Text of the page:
Remembering the Ship in Citizenship: An Evening with John Agard
This free evening event rounds off a day-long conference on The Windrush Scandal in a Transnational and Commonwealth Context, offering us an opportunity to celebrate the 75th Anniversary of Windrush and to reflect on the contributions of the so-called ‘Windrush Generation’ to British society.
One of Agard’s famous poems implores us to ‘remember the ship in citizenship’ and fittingly offers us the title of this evening’s event.
Agard was born in British Guiana (present-day Guyana) in 1949 and has lived in the UK since 1977 working for the Commonwealth Institute and the BBC. He is the winner of the 1997 Paul Hamlyn Award for Poetry and the 2021 Queen’s Gold Medal for Poetry. In November 2021 he became the first poet to be awarded the Book Trust’s Lifetime Achievement Award. His works have featured on the AQA English GCSE syllabus since 2002. He has been engaged in a wide range of Public Engagement and Knowledge Exchange initiatives, including serving as poet-in-residence at the National Maritime Museum in 2008. One of his famous poems implores us to ‘remember the ship in citizenship’ and fittingly offers us the title of this evening’s event.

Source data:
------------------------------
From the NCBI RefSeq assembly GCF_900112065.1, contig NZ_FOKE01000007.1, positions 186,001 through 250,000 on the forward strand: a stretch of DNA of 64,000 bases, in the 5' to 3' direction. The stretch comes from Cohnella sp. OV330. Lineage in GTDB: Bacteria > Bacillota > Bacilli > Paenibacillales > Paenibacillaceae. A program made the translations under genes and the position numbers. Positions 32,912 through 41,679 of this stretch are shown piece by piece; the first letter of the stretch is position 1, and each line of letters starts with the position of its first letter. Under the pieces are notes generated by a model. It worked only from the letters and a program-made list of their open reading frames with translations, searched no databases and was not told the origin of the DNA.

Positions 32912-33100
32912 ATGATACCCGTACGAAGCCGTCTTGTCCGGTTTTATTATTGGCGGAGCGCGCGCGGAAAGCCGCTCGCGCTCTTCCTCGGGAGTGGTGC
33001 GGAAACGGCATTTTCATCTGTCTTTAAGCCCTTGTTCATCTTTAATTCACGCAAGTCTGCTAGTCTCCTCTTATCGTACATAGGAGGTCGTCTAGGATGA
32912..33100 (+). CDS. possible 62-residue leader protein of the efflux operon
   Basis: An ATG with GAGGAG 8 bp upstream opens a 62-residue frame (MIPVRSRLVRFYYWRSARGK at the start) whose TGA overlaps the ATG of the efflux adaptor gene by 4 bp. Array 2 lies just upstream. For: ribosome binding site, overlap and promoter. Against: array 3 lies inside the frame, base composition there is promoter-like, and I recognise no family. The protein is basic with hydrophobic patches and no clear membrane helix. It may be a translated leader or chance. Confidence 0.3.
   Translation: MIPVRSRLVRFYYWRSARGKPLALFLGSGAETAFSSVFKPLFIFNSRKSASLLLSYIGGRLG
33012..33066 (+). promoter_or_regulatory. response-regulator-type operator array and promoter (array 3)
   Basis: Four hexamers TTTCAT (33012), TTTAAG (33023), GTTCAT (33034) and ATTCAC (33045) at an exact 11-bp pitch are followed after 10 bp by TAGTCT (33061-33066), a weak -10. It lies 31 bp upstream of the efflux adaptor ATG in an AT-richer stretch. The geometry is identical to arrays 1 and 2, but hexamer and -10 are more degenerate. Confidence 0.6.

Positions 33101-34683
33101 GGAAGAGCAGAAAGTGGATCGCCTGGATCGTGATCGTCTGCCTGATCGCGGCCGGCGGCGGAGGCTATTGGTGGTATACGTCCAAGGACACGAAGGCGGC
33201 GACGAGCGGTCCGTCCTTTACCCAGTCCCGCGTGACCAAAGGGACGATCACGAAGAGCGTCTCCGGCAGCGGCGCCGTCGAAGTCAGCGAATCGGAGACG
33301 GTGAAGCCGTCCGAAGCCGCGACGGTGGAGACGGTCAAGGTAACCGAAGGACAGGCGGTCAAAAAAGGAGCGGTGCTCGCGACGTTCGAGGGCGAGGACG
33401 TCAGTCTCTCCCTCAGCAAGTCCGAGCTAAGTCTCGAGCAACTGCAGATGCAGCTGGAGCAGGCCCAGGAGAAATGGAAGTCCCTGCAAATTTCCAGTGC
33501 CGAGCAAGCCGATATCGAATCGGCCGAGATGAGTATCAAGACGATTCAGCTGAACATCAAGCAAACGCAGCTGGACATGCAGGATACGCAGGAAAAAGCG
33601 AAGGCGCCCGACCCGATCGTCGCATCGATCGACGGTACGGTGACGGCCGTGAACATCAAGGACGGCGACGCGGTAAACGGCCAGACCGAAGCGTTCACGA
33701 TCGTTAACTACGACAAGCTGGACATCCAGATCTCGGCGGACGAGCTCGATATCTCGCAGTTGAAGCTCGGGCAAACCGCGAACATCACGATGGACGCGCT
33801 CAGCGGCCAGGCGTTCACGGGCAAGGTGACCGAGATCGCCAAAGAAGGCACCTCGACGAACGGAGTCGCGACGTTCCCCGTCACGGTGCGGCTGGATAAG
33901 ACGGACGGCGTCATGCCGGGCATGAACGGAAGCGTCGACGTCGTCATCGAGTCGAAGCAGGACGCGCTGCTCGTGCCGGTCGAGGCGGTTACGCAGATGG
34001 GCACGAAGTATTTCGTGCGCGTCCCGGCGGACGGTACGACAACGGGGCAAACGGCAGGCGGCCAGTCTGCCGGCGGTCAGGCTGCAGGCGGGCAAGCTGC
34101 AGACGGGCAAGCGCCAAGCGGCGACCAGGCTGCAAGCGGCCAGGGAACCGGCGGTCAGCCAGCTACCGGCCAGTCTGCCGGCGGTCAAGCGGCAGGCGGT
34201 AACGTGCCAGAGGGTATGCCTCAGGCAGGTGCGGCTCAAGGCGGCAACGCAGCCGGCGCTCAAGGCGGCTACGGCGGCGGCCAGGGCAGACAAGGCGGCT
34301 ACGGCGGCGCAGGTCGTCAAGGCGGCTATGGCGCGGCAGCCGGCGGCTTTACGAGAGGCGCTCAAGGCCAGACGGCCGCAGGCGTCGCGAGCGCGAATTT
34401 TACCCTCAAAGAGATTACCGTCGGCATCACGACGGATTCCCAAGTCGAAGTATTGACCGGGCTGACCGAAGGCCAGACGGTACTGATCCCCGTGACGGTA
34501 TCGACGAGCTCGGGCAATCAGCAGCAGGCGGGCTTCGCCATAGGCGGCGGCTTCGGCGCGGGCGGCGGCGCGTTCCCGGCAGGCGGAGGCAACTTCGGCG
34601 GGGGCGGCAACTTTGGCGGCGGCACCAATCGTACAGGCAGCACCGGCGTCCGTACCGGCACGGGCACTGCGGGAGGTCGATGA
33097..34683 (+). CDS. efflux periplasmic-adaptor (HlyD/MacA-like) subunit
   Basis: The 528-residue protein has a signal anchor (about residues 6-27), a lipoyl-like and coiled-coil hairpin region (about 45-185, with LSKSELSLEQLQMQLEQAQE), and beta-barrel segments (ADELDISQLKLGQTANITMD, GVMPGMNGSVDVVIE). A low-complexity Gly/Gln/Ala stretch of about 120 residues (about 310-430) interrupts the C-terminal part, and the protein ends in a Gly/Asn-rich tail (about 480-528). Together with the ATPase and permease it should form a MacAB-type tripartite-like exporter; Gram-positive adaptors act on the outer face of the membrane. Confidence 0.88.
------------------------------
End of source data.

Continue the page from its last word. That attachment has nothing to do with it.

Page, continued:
Tobago Crusoe is a calypsonian, composer, musician and a performing artist with over 30 years experience. He won the Calypso Crown in 1983 with “Don’t Cry Now” and “South Africa”. Crusoe is well-regarded for his extempo mastery and ranks with the best in the artform. His compositions are unique and thought provoking and he has appeared in the films Paddington and Paddington 2 and the CD of the same name. Crusoe was the Calypsonian-in-Residence at London Is The Place For Me Caribbean festival at the British Library in 2018. Currently the lead singer of Calypso outfit ‘Tobago and D’Lime’ he was awarded with a position in the Sunshine Awards Hall of Fame for his contribution to Calypso music (2011).